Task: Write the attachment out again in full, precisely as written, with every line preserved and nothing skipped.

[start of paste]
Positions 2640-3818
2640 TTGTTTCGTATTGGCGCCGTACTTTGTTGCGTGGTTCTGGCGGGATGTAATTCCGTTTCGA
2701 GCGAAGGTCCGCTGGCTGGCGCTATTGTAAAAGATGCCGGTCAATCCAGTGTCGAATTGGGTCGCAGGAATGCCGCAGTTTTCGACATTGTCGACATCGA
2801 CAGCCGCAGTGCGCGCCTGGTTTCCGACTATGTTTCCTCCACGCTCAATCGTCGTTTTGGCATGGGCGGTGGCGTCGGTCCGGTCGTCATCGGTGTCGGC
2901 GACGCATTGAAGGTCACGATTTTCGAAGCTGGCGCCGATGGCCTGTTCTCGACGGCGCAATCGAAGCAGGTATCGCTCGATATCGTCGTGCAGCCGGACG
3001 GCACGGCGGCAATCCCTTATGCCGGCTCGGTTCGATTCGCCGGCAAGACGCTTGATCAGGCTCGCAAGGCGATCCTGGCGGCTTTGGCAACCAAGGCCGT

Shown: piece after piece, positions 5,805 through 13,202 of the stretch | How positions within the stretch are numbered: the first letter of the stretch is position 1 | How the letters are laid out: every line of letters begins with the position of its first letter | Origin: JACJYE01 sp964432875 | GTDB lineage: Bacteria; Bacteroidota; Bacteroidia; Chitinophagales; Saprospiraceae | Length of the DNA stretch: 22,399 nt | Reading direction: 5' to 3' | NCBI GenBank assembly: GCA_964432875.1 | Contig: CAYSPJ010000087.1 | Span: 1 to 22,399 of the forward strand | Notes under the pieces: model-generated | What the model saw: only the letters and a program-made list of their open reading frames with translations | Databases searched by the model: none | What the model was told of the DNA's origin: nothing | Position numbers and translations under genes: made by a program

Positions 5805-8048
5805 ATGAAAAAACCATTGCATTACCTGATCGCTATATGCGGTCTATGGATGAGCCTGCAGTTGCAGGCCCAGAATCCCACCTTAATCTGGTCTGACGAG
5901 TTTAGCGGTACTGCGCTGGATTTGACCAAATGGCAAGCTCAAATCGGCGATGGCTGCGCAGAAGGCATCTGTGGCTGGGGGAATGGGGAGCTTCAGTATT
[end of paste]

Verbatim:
Positions 2640-3818
2640 TTGTTTCGTATTGGCGCCGTACTTTGTTGCGTGGTTCTGGCGGGATGTAATTCCGTTTCGA
2701 GCGAAGGTCCGCTGGCTGGCGCTATTGTAAAAGATGCCGGTCAATCCAGTGTCGAATTGGGTCGCAGGAATGCCGCAGTTTTCGACATTGTCGACATCGA
2801 CAGCCGCAGTGCGCGCCTGGTTTCCGACTATGTTTCCTCCACGCTCAATCGTCGTTTTGGCATGGGCGGTGGCGTCGGTCCGGTCGTCATCGGTGTCGGC
2901 GACGCATTGAAGGTCACGATTTTCGAAGCTGGCGCCGATGGCCTGTTCTCGACGGCGCAATCGAAGCAGGTATCGCTCGATATCGTCGTGCAGCCGGACG
3001 GCACGGCGGCAATCCCTTATGCCGGCTCGGTTCGATTCGCCGGCAAGACGCTTGATCAGGCTCGCAAGGCGATCCTGGCGGCTTTGGCAACCAAGGCCGT

Shown: piece after piece, positions 5,805 through 13,202 of the stretch | How positions within the stretch are numbered: the first letter of the stretch is position 1 | How the letters are laid out: every line of letters begins with the position of its first letter | Origin: JACJYE01 sp964432875 | GTDB lineage: Bacteria; Bacteroidota; Bacteroidia; Chitinophagales; Saprospiraceae | Length of the DNA stretch: 22,399 nt | Reading direction: 5' to 3' | NCBI GenBank assembly: GCA_964432875.1 | Contig: CAYSPJ010000087.1 | Span: 1 to 22,399 of the forward strand | Notes under the pieces: model-generated | What the model saw: only the letters and a program-made list of their open reading frames with translations | Databases searched by the model: none | What the model was told of the DNA's origin: nothing | Position numbers and translations under genes: made by a program

Positions 5805-8048
5805 ATGAAAAAACCATTGCATTACCTGATCGCTATATGCGGTCTATGGATGAGCCTGCAGTTGCAGGCCCAGAATCCCACCTTAATCTGGTCTGACGAG
5901 TTTAGCGGTACTGCGCTGGATTTGACCAAATGGCAAGCTCAAATCGGCGATGGCTGCGCAGAAGGCATCTGTGGCTGGGGGAATGGGGAGCTTCAGTATT